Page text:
Ina Simonovska, University of California, Davis and NBER; Federico Etro, University of Venice Ca' Foscari; and Paolo Bertoletti, University of Pavia
International Trade With Indirect Additivity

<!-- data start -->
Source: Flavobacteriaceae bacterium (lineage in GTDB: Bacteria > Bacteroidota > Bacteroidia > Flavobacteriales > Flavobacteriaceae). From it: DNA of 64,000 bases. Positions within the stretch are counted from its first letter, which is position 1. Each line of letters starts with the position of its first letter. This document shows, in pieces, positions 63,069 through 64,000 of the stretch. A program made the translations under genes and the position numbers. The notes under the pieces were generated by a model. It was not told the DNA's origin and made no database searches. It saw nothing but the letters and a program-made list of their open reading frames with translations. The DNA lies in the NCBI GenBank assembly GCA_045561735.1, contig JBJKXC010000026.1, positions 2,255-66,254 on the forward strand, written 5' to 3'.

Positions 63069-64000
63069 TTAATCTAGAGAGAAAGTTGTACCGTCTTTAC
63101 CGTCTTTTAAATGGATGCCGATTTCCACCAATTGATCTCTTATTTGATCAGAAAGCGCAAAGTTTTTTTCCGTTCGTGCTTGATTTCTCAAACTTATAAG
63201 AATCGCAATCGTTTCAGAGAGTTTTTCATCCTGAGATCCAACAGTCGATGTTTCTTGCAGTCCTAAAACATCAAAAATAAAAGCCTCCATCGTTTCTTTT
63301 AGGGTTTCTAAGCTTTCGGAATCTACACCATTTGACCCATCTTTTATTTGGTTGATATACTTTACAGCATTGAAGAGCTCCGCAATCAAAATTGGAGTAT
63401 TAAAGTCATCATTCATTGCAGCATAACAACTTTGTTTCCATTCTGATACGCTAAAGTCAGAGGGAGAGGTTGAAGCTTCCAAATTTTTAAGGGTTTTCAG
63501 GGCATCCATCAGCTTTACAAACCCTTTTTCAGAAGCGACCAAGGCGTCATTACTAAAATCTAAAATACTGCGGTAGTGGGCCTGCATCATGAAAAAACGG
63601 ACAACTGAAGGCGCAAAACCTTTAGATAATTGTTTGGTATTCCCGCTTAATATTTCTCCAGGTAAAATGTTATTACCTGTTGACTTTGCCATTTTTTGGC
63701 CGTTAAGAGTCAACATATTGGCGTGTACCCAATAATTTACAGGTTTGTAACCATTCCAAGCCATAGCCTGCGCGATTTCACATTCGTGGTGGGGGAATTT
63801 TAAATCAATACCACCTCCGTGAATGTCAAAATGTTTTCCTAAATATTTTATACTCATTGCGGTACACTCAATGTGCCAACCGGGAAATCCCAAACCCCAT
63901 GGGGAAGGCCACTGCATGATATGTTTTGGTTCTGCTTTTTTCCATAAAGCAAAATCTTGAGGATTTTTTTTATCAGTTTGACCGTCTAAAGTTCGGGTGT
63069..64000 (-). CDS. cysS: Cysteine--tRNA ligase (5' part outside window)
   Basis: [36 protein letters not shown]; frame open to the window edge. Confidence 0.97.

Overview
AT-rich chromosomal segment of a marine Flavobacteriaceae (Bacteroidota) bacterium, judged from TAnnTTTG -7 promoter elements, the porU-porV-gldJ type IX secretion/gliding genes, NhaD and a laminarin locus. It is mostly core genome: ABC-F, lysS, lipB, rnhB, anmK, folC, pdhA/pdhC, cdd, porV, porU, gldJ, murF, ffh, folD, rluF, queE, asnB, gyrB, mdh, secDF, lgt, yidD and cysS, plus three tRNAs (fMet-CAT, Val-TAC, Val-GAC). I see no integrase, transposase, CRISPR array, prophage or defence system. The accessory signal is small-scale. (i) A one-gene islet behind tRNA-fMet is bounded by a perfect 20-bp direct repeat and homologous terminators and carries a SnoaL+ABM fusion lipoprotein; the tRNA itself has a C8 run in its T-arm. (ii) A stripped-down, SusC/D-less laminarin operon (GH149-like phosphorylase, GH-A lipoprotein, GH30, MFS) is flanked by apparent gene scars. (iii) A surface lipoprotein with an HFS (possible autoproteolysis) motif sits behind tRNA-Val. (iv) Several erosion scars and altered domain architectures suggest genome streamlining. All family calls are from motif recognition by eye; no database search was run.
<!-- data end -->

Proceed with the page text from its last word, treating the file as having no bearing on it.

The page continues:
Bertoletti, Simonovska, and Etro develop a general equilibrium theory of monopolistic competition and trade based on indirectly additive preferences and heterogenous firms. The theory generates a new prediction that markups are independent from destination population but increasing in destination per capita income, as documented by the empirical literature. Trade liberalization delivers incomplete cost pass-through and the key implication is that the welfare gains from trade are significantly lower than those predicted by theories that feature full pass-through; the gap in welfare increases with firms' pricing-to-market elasticities. The researchers outline a tractable parametric specification of indirectly additive preferences that further predicts that small firms grow more during trade liberalization and pass through changes in costs to a higher degree than do large productive ones. The authors estimate the model's parameters to match moments from cross-firm and cross-country data and they quantify the welfare cost of autarky as well as the gains from the proposed Transatlantic Trade and Investment Partnership agreement.